The effectiveness of all three coronavirus vaccines available in the United States has dropped substantially after six months, new research published in the journal Science reveals.
The most dramatic drop was from Johnson & Johnson’s shot, whose effectiveness plummeted to 13.1% in September from 86.4% in March.
During the same time period, Pfizer’s vaccine also fell below the 50% effective mark to 43.3% from 86.9% when it was first administered.
Moderna’s effectiveness declined the least, but was still significant at 58% from 89.2%.
Last year then Food and Drug Administration head Dr. Stephen Hahn said the agency would not give permission for coronavirus vaccines that weren’t at least 50% effective against infection, according to The Epoch Times.
Protection against death also diminished, according to the research.
For those 65 or older, the effectiveness against death was weaker from July to October — 75.5% for Moderna’s vaccine, 70.1% for Pfizer’s, and 52.2% for Johnson & Johnson’s vaccine.
For younger people, the effectiveness was higher — 84.3% for Pfizer vaccine, 81.5% for Moderna, and 73% for Johnson & Johnson.
The researchers wrote that "our results suggest vaccines are less effective in preventing infection associated with the Delta variant."
However, the researchers pointed out that although the effectiveness of the vaccines lessens over time, the unvaccinated were still more likely to contract the illness or die from it.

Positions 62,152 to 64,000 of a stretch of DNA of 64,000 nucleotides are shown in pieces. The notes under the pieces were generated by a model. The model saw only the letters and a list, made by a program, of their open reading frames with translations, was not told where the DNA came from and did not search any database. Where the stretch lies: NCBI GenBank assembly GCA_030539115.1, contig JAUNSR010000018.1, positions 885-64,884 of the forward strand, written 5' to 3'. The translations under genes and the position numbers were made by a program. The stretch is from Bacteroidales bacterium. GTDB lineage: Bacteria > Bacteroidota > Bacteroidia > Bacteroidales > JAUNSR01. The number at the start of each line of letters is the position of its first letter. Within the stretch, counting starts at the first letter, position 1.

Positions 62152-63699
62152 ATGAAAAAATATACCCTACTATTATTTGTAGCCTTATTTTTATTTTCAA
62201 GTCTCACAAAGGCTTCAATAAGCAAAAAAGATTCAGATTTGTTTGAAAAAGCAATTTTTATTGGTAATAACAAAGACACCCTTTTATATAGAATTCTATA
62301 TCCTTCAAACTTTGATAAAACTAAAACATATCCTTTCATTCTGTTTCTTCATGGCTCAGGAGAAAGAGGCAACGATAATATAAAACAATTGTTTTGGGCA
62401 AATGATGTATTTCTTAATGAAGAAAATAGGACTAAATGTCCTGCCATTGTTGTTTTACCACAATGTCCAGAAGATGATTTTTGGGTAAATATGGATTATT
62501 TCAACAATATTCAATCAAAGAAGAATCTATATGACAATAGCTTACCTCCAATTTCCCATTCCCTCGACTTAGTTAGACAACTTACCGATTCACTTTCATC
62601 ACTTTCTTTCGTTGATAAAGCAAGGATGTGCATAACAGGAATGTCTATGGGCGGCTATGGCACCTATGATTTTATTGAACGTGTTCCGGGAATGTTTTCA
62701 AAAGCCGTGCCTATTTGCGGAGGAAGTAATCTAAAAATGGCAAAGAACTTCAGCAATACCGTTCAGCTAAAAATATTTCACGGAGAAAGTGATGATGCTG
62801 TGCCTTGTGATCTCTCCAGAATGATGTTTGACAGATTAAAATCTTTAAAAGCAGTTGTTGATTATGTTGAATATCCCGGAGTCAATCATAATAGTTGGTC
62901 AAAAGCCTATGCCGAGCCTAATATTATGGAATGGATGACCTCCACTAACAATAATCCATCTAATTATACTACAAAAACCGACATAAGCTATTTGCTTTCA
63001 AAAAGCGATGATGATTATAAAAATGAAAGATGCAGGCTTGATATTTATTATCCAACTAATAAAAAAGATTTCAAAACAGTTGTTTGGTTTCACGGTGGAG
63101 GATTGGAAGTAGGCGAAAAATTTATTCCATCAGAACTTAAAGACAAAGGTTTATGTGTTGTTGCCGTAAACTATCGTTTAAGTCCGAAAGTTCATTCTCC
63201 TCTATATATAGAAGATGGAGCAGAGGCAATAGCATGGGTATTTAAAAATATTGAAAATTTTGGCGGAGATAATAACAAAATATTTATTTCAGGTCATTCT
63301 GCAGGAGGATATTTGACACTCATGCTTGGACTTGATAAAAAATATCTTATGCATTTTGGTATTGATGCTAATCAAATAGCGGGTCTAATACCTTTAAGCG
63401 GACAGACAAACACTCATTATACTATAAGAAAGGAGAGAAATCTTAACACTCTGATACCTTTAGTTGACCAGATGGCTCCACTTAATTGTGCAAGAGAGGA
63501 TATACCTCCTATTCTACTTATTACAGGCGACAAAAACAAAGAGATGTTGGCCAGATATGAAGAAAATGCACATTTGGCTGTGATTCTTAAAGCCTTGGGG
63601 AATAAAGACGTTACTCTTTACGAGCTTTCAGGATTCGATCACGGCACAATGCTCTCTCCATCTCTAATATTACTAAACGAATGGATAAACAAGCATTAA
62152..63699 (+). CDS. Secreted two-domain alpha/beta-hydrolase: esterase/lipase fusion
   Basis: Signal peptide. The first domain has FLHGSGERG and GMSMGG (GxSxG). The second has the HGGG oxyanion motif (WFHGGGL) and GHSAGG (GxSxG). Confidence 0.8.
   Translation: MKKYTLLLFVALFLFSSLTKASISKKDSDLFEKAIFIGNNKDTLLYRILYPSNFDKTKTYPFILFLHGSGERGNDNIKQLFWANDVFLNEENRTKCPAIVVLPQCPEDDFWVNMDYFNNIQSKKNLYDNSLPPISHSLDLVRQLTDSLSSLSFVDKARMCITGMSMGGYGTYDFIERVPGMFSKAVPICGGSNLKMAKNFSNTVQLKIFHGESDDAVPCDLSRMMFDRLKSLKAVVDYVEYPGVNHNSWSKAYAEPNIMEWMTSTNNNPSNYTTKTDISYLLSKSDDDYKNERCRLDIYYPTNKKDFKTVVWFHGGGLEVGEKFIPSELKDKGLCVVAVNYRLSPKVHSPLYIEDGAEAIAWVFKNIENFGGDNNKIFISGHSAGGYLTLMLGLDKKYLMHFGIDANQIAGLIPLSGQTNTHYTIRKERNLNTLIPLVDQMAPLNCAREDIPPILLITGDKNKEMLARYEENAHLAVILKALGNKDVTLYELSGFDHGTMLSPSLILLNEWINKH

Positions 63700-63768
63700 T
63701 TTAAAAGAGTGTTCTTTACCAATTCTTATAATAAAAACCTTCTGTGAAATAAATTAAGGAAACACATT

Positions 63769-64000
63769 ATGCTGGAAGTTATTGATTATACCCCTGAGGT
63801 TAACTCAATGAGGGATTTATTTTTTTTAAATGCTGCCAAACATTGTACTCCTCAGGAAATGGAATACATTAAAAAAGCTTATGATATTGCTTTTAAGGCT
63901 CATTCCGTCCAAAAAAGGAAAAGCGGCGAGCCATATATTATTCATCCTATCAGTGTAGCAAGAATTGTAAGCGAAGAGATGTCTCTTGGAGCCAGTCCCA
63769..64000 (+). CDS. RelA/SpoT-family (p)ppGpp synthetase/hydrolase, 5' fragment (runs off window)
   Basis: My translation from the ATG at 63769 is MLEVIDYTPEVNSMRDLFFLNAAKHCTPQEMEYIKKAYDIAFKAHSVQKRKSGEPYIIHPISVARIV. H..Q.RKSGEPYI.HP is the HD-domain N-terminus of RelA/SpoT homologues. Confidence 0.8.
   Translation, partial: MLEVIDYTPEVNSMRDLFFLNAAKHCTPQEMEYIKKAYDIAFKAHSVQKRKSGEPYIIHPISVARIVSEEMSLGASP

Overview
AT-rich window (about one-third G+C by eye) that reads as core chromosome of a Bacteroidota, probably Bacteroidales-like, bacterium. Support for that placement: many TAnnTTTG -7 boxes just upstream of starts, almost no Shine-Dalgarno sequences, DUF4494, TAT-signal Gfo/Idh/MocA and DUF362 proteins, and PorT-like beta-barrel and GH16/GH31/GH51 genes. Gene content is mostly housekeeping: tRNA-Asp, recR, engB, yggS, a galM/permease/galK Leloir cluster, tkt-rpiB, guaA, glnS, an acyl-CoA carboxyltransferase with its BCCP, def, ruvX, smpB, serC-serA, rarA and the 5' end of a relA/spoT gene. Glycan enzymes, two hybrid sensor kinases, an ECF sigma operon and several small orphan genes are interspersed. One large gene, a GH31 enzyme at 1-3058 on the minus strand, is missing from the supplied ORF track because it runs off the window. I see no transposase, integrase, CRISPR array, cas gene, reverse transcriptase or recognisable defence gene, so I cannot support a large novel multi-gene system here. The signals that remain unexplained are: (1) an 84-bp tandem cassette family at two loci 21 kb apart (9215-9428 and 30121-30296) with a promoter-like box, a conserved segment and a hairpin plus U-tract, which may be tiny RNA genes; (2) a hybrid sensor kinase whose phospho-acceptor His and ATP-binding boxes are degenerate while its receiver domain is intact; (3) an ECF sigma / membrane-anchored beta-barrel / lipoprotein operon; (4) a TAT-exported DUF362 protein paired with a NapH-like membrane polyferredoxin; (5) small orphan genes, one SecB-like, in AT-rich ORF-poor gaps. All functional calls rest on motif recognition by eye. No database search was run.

The study was carried out by researchers from the Public Health Institute, the University of Texas School of Public Health, and the Veterans Affairs Medical Center by examining coronavius infections and deaths by vaccination status in 780,225 veterans between Feb. 1 and Oct. 1.
Dr. Barbara Cohn, the lead author of the research, said in a statement that the "study gives researchers, policymakers, and others a strong basis for comparing the long-term effectiveness of COVID vaccines, and a lens for making informed decisions around primary vaccination, booster shots, and other multiple layers of protection, including masking mandates, social distancing, testing, and other public health interventions to reduce the chance of spread."
She emphasized that the research supports recommendations for many Americans to get booster shots in order to keep their level of protection against the coronavirus higher.
Although other reserach has also found that COVID-19 vaccine effectiveness has lessened over time, this was the first study to examine all three available in the United States.
Brian Freeman ✉
Brian Freeman, a Newsmax writer based in Israel, has more than three decades writing and editing about culture and politics for newspapers, online and television.
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